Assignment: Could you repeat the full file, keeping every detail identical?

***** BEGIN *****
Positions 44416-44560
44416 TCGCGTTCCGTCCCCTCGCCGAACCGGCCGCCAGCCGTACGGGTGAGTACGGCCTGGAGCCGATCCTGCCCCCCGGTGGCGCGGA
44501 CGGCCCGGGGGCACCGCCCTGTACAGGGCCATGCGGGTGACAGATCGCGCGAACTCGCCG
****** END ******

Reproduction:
Positions 44416-44560
44416 TCGCGTTCCGTCCCCTCGCCGAACCGGCCGCCAGCCGTACGGGTGAGTACGGCCTGGAGCCGATCCTGCCCCCCGGTGGCGCGGA
44501 CGGCCCGGGGGCACCGCCCTGTACAGGGCCATGCGGGTGACAGATCGCGCGAACTCGCCG